1.5 CEUs or 15 PDHs
Credits: 1.5 CEUs or 15 PDHs
At the end of this course, participants will be able to: Understand the role reflection plays in shaping librarianship; articulate the characteristics of various types of critical reflection techniques (autobiography, autoethnography, currere, etc.); draw connections between their personal lives and their professional library lives; and create their own personal narratives and critical reflections.
1.5 CEUs or 15 PDHs
Critical reflection on our library practices can connect everyday librarianship to the philosophy, values, and ethics that shape our discipline. As such, ongoing reflection is an essential librarian competency to bridge thought and action; uncover personal values of librarianship; and ground librarian practice with library theory. Librarianship has an intimate association with narratives and stories from their traditional role in curating, caring for, and making collections accessible. Librarians also experience the intricacies and challenges of narrative inquiry through the qualitative research they undertake, oral histories they gather, reflective teaching practices they facilitate, and oral-traditions they interact with. Despite these intersections with reflection and narratives, librarianship has not fully incorporated or developed our own narratives within our library practices. Shadiow (2013) encourages us all to “recall, retell, and then scrutinize your stories”. This course will lead participants through a critical reflection curriculum that will encourage them to “recall, retell, and then scrutinize” their own library stories. Critical reflection has the potential to revitalize library practice, combat symptoms of librarian burnout, and inspire new directions.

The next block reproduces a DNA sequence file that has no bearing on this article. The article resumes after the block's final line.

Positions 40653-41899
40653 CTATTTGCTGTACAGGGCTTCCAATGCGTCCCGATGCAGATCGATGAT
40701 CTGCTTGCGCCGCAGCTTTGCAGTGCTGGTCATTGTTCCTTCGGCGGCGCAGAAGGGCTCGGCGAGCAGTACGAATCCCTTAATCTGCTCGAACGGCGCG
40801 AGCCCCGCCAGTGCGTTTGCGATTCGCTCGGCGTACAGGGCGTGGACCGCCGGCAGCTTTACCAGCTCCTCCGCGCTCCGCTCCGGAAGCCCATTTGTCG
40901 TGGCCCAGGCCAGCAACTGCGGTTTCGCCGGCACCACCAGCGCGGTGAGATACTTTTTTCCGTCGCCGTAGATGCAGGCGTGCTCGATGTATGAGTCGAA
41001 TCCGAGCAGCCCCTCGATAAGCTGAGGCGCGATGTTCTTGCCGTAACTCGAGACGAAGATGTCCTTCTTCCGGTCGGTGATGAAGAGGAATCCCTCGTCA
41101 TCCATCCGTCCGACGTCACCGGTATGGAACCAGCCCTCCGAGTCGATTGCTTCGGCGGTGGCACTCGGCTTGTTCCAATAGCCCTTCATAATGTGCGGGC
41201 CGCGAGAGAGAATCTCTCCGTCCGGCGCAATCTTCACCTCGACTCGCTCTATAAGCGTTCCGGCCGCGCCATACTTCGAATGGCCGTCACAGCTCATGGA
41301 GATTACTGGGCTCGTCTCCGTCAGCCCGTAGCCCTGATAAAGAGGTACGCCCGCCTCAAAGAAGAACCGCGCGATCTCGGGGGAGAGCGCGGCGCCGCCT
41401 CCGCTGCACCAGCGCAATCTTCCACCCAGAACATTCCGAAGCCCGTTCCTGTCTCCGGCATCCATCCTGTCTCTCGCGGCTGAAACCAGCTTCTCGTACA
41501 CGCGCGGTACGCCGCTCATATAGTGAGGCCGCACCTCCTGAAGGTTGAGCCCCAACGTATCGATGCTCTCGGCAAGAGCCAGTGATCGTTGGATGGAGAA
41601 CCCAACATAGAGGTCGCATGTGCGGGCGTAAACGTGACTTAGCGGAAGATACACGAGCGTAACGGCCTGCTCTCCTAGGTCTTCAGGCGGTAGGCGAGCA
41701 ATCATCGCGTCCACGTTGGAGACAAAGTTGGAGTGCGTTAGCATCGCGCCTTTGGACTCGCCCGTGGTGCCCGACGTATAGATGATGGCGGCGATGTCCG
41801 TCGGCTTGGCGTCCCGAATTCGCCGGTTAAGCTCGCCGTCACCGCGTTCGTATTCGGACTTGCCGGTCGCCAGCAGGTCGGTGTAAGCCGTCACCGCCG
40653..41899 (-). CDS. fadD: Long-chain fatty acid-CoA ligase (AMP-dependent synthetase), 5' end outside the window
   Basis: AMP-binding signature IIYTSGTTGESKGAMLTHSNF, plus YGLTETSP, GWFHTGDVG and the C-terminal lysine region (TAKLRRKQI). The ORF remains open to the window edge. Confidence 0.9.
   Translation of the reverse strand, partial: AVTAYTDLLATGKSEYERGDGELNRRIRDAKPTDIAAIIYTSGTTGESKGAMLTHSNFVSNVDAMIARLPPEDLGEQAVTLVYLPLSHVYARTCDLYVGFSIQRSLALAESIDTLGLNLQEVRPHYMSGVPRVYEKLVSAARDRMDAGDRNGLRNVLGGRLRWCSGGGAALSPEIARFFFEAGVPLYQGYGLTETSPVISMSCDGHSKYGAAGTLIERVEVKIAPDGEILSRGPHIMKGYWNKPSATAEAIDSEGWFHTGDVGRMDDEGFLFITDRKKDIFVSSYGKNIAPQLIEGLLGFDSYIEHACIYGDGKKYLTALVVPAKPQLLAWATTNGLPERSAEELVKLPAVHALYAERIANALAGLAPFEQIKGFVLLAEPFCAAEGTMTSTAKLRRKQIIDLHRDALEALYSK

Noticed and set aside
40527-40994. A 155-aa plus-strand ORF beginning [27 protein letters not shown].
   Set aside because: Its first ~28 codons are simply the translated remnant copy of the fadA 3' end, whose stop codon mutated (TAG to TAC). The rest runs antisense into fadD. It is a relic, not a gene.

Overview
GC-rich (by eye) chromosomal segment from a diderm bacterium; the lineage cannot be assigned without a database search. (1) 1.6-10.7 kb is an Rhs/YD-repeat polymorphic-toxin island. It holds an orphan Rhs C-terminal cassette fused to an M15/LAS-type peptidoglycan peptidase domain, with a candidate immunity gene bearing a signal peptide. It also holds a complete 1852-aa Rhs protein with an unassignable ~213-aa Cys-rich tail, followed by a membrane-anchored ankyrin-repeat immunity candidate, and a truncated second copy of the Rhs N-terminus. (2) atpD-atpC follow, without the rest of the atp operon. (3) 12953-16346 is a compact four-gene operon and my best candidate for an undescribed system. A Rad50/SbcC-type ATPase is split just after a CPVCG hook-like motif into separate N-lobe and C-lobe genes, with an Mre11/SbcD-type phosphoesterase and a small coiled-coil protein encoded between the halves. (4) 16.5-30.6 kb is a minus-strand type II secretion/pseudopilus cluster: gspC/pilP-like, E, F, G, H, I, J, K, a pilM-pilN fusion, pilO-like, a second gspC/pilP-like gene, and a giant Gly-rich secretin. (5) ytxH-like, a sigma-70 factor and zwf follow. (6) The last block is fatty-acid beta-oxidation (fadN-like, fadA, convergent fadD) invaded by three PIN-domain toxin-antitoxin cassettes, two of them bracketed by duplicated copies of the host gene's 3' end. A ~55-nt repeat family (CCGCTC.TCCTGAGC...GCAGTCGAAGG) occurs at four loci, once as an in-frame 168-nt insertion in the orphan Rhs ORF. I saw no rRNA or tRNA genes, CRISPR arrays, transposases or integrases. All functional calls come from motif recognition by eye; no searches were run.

At the end of this course, participants will be able to:
Shadiow, L. (2013). What our stories teach us : A guide to critical reflection for college faculty (Jossey-Bass higher and adult education series). San Francisco, CA: Jossey-Bass, Wiley.
Rick Stoddart is the library assessment coordinator at the University of Oregon Libraries. Rick holds an MLIS and MA in Communication from the University of Alabama. He also has an Ed.D. from Boise State University where his dissertation reported on a research project leading a group of librarians through a critical reflection curriculum. He has co-edited a book from ACRL Press on autoethnography, a critical reflective research methodology. Rick’s research interests include evidence-based librarianship, strategic thinking, and exploring the intersection of librarianship and learning. Rick strongly believes in the potential of writing as discovery, collaborative inquiry, creative thinking, school libraries, and empowering others. He is the past-President of the Pacific Northwest Library Association (PNLA).
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